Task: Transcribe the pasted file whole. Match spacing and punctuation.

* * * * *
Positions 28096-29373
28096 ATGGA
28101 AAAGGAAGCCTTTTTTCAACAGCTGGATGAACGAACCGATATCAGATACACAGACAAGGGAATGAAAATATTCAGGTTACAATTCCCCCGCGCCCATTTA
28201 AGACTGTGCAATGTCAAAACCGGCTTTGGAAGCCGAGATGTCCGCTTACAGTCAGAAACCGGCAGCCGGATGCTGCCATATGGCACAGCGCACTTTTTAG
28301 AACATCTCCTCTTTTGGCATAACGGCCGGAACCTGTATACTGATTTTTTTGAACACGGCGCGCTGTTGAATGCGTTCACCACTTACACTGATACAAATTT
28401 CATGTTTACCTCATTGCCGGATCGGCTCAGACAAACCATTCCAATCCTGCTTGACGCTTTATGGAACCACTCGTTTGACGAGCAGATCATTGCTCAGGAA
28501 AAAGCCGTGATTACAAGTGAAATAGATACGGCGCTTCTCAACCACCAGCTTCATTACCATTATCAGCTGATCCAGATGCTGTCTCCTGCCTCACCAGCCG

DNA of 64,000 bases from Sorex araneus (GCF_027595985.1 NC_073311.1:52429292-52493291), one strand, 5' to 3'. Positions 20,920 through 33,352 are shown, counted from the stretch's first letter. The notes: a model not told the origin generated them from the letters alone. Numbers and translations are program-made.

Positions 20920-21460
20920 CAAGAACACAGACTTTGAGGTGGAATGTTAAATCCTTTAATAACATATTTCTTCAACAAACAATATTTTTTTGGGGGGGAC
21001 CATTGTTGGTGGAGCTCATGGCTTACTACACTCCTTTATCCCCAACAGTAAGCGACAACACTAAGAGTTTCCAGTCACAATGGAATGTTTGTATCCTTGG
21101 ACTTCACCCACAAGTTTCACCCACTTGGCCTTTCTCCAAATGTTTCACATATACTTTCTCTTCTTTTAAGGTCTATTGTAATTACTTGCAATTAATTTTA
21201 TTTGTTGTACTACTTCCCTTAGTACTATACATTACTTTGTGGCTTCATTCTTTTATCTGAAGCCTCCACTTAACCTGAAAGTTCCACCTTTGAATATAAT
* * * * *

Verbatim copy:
Positions 28096-29373
28096 ATGGA
28101 AAAGGAAGCCTTTTTTCAACAGCTGGATGAACGAACCGATATCAGATACACAGACAAGGGAATGAAAATATTCAGGTTACAATTCCCCCGCGCCCATTTA
28201 AGACTGTGCAATGTCAAAACCGGCTTTGGAAGCCGAGATGTCCGCTTACAGTCAGAAACCGGCAGCCGGATGCTGCCATATGGCACAGCGCACTTTTTAG
28301 AACATCTCCTCTTTTGGCATAACGGCCGGAACCTGTATACTGATTTTTTTGAACACGGCGCGCTGTTGAATGCGTTCACCACTTACACTGATACAAATTT
28401 CATGTTTACCTCATTGCCGGATCGGCTCAGACAAACCATTCCAATCCTGCTTGACGCTTTATGGAACCACTCGTTTGACGAGCAGATCATTGCTCAGGAA
28501 AAAGCCGTGATTACAAGTGAAATAGATACGGCGCTTCTCAACCACCAGCTTCATTACCATTATCAGCTGATCCAGATGCTGTCTCCTGCCTCACCAGCCG

DNA of 64,000 bases from Sorex araneus (GCF_027595985.1 NC_073311.1:52429292-52493291), one strand, 5' to 3'. Positions 20,920 through 33,352 are shown, counted from the stretch's first letter. The notes: a model not told the origin generated them from the letters alone. Numbers and translations are program-made.

Positions 20920-21460
20920 CAAGAACACAGACTTTGAGGTGGAATGTTAAATCCTTTAATAACATATTTCTTCAACAAACAATATTTTTTTGGGGGGGAC
21001 CATTGTTGGTGGAGCTCATGGCTTACTACACTCCTTTATCCCCAACAGTAAGCGACAACACTAAGAGTTTCCAGTCACAATGGAATGTTTGTATCCTTGG
21101 ACTTCACCCACAAGTTTCACCCACTTGGCCTTTCTCCAAATGTTTCACATATACTTTCTCTTCTTTTAAGGTCTATTGTAATTACTTGCAATTAATTTTA
21201 TTTGTTGTACTACTTCCCTTAGTACTATACATTACTTTGTGGCTTCATTCTTTTATCTGAAGCCTCCACTTAACCTGAAAGTTCCACCTTTGAATATAAT